Download Presentation
## Entropy and the Second Law

- - - - - - - - - - - - - - - - - - - - - - - - - - - E N D - - - - - - - - - - - - - - - - - - - - - - - - - - -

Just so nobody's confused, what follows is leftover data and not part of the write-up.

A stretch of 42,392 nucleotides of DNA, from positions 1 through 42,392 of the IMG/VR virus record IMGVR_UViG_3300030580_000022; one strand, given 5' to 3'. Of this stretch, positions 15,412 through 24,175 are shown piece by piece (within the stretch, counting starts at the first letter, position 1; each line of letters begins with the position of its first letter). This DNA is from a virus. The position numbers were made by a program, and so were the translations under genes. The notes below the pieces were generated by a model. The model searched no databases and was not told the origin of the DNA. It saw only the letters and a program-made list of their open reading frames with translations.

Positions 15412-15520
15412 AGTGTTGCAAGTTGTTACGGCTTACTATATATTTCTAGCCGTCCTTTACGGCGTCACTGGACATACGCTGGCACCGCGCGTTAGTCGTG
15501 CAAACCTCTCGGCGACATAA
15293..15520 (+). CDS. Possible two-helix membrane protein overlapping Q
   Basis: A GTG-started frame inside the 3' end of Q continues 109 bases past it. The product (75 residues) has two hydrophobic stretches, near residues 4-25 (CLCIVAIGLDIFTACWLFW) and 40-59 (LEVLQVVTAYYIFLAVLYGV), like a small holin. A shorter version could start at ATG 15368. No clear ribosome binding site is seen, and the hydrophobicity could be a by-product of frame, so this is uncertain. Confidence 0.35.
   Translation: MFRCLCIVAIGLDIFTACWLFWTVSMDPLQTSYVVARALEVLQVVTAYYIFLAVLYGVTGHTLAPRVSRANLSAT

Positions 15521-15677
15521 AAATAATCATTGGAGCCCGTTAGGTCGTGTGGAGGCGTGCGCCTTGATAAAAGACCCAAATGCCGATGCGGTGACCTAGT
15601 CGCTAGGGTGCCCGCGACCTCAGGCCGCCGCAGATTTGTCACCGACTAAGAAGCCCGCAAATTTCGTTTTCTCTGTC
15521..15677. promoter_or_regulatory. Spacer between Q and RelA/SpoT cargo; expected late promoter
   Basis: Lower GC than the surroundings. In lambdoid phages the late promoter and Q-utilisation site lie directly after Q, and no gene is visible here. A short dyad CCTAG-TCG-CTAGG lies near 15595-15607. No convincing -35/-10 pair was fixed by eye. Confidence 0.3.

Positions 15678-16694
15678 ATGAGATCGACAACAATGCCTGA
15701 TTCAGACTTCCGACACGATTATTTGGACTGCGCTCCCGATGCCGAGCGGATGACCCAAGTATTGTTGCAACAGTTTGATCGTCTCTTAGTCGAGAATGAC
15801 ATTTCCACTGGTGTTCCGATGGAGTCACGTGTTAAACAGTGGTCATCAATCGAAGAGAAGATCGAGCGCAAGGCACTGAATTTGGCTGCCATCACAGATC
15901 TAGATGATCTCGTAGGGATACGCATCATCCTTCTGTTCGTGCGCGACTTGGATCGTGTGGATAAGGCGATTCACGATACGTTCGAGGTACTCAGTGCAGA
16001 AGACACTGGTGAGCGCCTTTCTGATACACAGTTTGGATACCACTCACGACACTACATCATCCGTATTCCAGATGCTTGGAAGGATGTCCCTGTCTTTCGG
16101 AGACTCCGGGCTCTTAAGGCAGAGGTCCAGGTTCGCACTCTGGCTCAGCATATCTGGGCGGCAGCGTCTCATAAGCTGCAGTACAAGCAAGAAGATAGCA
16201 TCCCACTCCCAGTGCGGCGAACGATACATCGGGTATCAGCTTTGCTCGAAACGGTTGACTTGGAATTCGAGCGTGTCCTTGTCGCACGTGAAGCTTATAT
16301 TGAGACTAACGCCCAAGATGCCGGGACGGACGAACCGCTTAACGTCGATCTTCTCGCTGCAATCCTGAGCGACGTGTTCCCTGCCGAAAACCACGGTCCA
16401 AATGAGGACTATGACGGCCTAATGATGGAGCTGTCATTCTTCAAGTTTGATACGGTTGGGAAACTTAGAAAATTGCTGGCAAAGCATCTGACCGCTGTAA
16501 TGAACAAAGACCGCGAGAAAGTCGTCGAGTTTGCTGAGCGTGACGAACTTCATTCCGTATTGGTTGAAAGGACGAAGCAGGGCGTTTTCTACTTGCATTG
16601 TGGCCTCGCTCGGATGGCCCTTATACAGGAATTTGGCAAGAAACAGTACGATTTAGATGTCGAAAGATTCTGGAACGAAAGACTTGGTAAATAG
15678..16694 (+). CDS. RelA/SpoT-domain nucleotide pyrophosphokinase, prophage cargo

**Entropy and the Second Law**Lecture 2**Getting to know Entropy**• Imagine a box containing two different gases (He and Ne) on either side of a removable partition. • What happens when you remove the partition? • Did the energy state of the system change? • Is the process reversible? (All the kings horses and all the kings men…) • What changed?**The Second Law**• It is impossible to construct a machine that is able to convey heat by a cyclical process from one reservoir at a lower temperature to another at a higher temperature unless work is done by some outside agency (i.e., air conditioning is never free). • Heat cannot be entirely extracted from a body and turned into work (thus car engines always have cooling systems). • Every system left to itself will, on the average, change toward a condition of maximum probability. • The entropy of the universe always increases.**My Favorite**• You can’t shovel manure into the rear end of a horse and expect to get hay out of its mouth. The Second Law states that there is a natural direction in which reactions will tend to proceed.**Statistical Mechanics and Entropy**The Microscopic Viewpoint**Back to our Box**Imagine there were just two atoms of in each side of our box. Only one possible arrangement If we remove the partition, there are 24 = 16 possible arrangements. Basic Postulate of Statistical Mechanics: a system is equally likely to be found in any of the states accessible to it. Odds of atoms being arranged the same way: 1 in 16. When we removed the partition, we simply increased the number of possible arrangements. Suppose we had a mole of gas. What are the odds of atoms being arranged the same way?**Another Example**Imagine a two copper blocks at different T separated by an insulator. What happens if we remove the insulator? Suppose we initially had 1 unit (quanta) of energy in the left block and 5 in the right. How will they be distributed after we remove the insulator?**How many ways can we arrange the energy?**• Each of these arrangements is equally possible. • Since we can’t tell the individual quanta apart, some of these arrangements – combinations -are identical. • How many combinations are there that correspond to the first block having 1 quantum? 26 = 64**How many when the left block has 2?**Is there a rule we can use to figure out questions like this? • Where E is the total number of energy units and e is the number the left block has.**Calculating Probabilities**• Suppose there are 20 quanta of energy to distribute. Too many to count individual combinations! We need an equation. • The equation will simply be the number of combinations corresponding to a given state of the system times the probability of that combination occurring. P(f) = Ω(f) × C, where C is a constant giving the probability of the combination occurring (0.520) in this case.**Entropy and Thermodynamics**• Unlike a simple physical system (a ball rolling down a hill), in thermodynamics whether or not the system is at equilibrium depends not on its total energy, but on how that energy is internally distributed. • The function that predicts how energy (or atoms) will be distributed at equilibrium is entropy. • Our experience is that for blocks of equal size and composition at equilibrium, energy will be distributed equally between them. • How do we develop this mathematically?**Entropy**• Consider again the energy distribution. • What is maximized when the system is at equilibrium? • What is a mathematical characteristic of maxima?**Defining Entropy**• For our blocks, equilibrium occurs where • We define entropy, S, as S = k lnΩ • Entropy is a measure of the randomness of a system. • An increase in entropy of a system corresponds to a decrease in knowledge of it. • We can decrease the entropy of a “system”, but only by increasing the entropy of its surroundings.**The Second Law**• Entropy also has the interesting property that in any spontaneous reaction, the total entropy of the system plus its surroundings must never decrease. • In our example, this is a simple consequence of the observation that the final probability, P(E), and therefore also Ω, will be maximum and hence never be less than the original one. • Any decrease in entropy of one of the blocks must be at least compensated for by an increase in entropy of the other block. • Formally, the Second Law is written as: • In the case of a (fictive) reversible process, this becomes an equality.**Integrating factors and exact differentials**• Any inexact differential that is a function of only two variables can be converted to an exact differential. • dWis an inexact differential, and dV is an exact differential. Since dWrev = -PdV, dWrevcan be converted to a state function by dividing by Psince dV =-Wrev/P • Similarly for heat • dQrev/T = dS • Here we convert heat to the state function entropy by dividing by T.